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Don’t pin your hopes on anti-war protests in Russia

Russian police during anti-war protests in Moscow. Credit: Current Time
Don’t pin your hopes on anti-war protests in Russia
Edited by: Michael Garrood
While many western observers continue to hope for anti-war protests in Russia, that is extremely unlikely. According to surveys and additionally demonstrated by Current Time vox populi, the majority of Russians sincerely share the imperial worldview of the Russian state media. It tells the people of “the rotten West” and frightful “Ukrainian nationalists” who wanted to attack Russia with fictitious biological weapons that would target Slavs.

But no less shocking for Ukrainians is the view of influential opposition figures in Russia who disagree with Putin. They, however, speak about the “tragedy of brotherly nations,” claim Kyiv as the center of a new democratic Russian(!) world, and complain about sanctions and isolation. While some Russians already did sincerely apologize for Russian crimes, these were not Russian intellectuals or the so-called opposition.

A large part of Russian democratic opposition also shares imperial worldview regarding Ukraine

In short, the Russian so-called opposition can claim democratic and liberal ideas, but a large part of it shares the same neo-imperial attitude towards Ukraine as Putin, looking at Ukraine not like Germany, France or any other European nation, but as a special “brotherly nation” that should remain under close Russian influence.

100 years ago, the Ukrainian writer and politician Volodymyr Vynnychenko wrote what became a popular aphorism in Ukraine:

“Russian liberalism ends when it comes to the Ukrainian question”

This applies to contemporary Russian opposition figures, such as Aleksei Navalny or even Russian intellectual Yulia Latynina.

A tweet by Yulia Latynina on 13 March 2022 that was widely criticized in Ukraine says:

We are witnessing the revival of Kyivan Rus. From now on, everything that is in the Russian-speaking (!) world democratic, market and Western, will be concentrated in Kyiv. Kyiv will again become the capital of Rus. Moscow will be the capital of the Horde.

Intentionally or not, Latynina ignores the fact that Kyiv is the capital of Ukraine which is not part of the “Russian-speaking world” but has its own Ukrainian language, even if about 40% of Ukrainians, mainly in the south-eastern part of the country, still use Russian at home.

Essentially, Latynina cannot accept Ukraine as not being part of the Russian world and an independent entity which after recent Russian crimes may want to distance itself as far as possible from Russia. At least, that is, until reparations are paid and an apology is made by Russia.

Alternative history: how Russia seeks to annex Kyivan Rus

Among many similar Ukrainian responses to Latynina I would quote this one by Ukrainian contemporary writer Ostap Ukrayinets:

People who know nothing about Ukraine but their own propaganda start talking about what this Ukraine should be for them. Yulia Latynina, I don’t know if you have already been told, but our national idea is ‘bugger off.’ You have Russia so live there and do not sublimate your frustration at us.”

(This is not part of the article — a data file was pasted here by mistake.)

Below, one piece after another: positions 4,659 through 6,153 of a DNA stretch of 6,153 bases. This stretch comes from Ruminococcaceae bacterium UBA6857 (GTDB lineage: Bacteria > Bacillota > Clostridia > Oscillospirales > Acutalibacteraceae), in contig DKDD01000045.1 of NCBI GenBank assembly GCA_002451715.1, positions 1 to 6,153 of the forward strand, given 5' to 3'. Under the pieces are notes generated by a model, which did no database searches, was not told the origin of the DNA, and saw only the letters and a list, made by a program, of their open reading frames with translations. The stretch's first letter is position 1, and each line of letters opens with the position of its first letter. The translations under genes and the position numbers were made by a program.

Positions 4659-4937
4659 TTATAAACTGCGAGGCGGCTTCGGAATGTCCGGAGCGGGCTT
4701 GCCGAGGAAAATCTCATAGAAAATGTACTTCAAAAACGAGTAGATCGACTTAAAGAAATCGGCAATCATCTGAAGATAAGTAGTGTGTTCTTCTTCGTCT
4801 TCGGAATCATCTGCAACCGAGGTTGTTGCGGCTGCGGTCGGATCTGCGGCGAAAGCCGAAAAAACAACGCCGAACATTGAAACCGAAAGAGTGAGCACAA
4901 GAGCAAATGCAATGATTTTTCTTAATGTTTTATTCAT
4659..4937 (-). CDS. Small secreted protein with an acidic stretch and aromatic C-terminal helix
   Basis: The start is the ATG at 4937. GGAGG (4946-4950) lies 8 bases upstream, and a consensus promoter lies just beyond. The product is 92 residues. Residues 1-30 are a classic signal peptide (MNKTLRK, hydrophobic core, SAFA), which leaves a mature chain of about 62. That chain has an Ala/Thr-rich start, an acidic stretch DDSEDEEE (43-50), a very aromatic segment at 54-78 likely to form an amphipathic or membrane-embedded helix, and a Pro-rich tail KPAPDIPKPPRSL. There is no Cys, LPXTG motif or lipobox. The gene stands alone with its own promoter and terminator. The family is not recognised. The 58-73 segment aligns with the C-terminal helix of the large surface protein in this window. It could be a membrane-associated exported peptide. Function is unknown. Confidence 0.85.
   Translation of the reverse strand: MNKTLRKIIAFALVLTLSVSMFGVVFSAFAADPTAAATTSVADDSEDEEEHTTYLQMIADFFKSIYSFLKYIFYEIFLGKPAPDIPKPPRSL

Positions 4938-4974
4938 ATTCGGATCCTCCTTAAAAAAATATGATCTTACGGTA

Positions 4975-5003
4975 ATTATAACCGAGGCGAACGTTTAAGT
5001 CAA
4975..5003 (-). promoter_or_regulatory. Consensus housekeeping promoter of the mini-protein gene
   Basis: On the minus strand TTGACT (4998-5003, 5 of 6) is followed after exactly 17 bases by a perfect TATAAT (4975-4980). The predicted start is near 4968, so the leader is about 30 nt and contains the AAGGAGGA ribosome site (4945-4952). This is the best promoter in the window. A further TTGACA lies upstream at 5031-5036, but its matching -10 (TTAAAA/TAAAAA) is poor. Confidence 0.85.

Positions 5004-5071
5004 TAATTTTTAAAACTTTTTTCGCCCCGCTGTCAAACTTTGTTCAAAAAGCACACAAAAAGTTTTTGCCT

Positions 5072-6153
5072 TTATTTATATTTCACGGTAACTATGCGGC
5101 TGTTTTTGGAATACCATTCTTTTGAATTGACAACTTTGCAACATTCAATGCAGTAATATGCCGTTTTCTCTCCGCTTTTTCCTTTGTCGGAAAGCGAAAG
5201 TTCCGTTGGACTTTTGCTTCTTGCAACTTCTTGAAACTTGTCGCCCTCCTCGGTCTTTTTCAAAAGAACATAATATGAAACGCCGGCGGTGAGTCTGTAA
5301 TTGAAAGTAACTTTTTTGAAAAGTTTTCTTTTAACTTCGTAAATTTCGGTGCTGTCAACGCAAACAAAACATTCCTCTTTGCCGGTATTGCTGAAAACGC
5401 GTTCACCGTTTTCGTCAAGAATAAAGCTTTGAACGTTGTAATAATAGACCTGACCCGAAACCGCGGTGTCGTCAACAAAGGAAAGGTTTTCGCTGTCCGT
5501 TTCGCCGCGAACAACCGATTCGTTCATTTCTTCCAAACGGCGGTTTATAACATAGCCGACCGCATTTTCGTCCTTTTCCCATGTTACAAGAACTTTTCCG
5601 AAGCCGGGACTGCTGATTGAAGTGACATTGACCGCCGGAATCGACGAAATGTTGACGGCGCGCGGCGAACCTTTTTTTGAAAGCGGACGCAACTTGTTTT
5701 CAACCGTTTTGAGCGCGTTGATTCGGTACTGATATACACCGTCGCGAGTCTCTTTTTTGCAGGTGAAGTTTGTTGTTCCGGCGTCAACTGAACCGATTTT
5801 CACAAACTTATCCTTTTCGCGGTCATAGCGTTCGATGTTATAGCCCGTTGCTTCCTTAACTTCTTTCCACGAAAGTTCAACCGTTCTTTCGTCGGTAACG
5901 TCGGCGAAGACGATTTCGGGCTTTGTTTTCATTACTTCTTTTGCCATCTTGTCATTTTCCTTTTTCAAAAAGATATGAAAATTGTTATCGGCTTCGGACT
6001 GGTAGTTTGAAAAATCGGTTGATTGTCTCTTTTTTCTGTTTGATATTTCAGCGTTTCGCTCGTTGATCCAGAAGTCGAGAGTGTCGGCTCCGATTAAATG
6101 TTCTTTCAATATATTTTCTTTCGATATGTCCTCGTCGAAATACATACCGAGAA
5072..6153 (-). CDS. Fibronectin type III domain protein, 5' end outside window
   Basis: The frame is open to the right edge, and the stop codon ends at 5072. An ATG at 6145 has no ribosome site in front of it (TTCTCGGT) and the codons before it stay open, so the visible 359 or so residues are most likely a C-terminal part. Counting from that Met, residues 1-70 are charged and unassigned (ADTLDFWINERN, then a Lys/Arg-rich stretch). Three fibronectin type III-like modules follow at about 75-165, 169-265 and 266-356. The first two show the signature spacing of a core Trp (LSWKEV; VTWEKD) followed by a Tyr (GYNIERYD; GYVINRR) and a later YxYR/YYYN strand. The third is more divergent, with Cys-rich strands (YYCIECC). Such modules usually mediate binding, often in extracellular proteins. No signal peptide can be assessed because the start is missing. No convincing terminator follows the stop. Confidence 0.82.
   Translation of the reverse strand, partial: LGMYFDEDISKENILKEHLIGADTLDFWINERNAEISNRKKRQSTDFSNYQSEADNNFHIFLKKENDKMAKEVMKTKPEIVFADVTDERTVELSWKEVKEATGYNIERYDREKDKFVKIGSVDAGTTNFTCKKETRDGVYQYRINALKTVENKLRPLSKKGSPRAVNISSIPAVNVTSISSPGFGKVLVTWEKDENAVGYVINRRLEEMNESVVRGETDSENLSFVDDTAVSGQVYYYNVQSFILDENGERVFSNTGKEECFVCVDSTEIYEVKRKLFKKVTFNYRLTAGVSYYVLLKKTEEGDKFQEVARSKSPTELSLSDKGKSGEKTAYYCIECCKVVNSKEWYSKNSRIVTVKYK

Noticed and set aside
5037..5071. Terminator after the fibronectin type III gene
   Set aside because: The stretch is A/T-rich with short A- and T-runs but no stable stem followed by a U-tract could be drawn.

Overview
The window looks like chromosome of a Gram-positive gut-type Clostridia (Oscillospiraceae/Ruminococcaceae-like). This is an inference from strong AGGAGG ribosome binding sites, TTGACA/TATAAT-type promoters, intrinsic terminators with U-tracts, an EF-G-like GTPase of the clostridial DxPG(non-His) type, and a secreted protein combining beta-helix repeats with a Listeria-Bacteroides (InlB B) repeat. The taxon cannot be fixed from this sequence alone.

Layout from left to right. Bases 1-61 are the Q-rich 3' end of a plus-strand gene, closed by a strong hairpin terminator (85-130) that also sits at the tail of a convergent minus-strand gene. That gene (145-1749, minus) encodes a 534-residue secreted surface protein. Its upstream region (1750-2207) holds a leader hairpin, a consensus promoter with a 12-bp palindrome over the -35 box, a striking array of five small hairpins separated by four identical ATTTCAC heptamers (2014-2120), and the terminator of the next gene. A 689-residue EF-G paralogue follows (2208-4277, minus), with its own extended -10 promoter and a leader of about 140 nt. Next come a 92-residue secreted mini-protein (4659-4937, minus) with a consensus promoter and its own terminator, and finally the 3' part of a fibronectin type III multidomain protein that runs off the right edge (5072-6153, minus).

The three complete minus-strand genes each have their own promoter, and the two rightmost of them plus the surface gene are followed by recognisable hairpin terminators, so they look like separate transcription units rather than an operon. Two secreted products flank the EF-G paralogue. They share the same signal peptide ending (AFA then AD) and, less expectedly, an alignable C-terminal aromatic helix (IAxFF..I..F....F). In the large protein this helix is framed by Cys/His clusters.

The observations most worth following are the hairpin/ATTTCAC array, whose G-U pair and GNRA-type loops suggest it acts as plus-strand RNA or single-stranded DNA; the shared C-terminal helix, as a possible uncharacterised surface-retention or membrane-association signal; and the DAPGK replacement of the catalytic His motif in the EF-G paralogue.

Even Russian opposition leader Aleksei Navalny turned out to be not really in opposition when it came to Ukraine. Back in 2015, he was already trying to kill two birds with one stone, saying that the occupation of Crimea by Russia was the wrong decision but:

Crimea belongs to those people who live in Crimea… Crimea will remain part of Russia and will never again become part of Ukraine in the foreseeable future.

This is not the only example. When Ukraine established an independent Orthodox church free of Russian control in December 2018, Navalny’s response was particularly revealing:

“What existed for centuries was destroyed by Putin and his idiots in four years. Putin is the enemy of the Russian world.”

Instead of recognizing Ukraine’s right to Orthodox independence, Navalny decided to blame Putin for failing to maintain Russian influence in the country.

Obviously, not all in the Russian opposition share this view. However, such quotes explain why “anti-war protests” are not gathering as many people as one could expect.

The assumption that Russians would allegedly wake up under the pressure of sanctions and stop the war proved to be false. Sanctions do limit Russian economic and military power but don’t change the perception of the West as an enemy among ordinary Russians and Ukraine as the democratic party of Russia by the Russian opposition.

Majority of Russians believe what Russian media say

The Russian alternative reality of the West and Ukraine prior to the invasion was already analyzed and debunked here before the war. Putin’s newest allegations of biological weapons in Ukraine developed by NATO were also checked and disproved by the BBC, with the allegations having zero basis in fact.

Essentially, Putin uses the old Nazi technique of the big lie to turn reality upside-down so that nobody in Russia would believe he could distort the reality so infamously.

The big lie instrument allows him to construct the imagined enemy and mobilize Russian society in the worst traditions of the 1984 novel by George Orwell. This explains why Russian soldiers are still ready to fight against Ukraine and why Putin’s approval rating rose after he launched the war against Ukraine.

This is particularly evident in the Current Time vox populi.

What Russians think about Russia’s war in Ukraine: video

Only two out of 14 people condemned the war against Ukraine; three didn’t comment because of “potential consequences,” while nine eagerly broadcast Russian propaganda about protecting Russians from a Ukrainian invasion and Putin’s clever preventive strike.

The other popular thesis was that the war was necessary to deter the West and “nationalist” Ukraine, that Ukrainian land was Russian historically and Putin is

merely returning it. Finally, some people refused to believe Russian troops are bombing cities in Ukraine and killing civilians.

One can rightfully claim these beliefs of ordinary Russians are induced by state censorship and strong propaganda. However, we must ask the Russian opposition elites why this was allowed to happen during the last 20 years of the formation of Putin’s neo-imperial regime.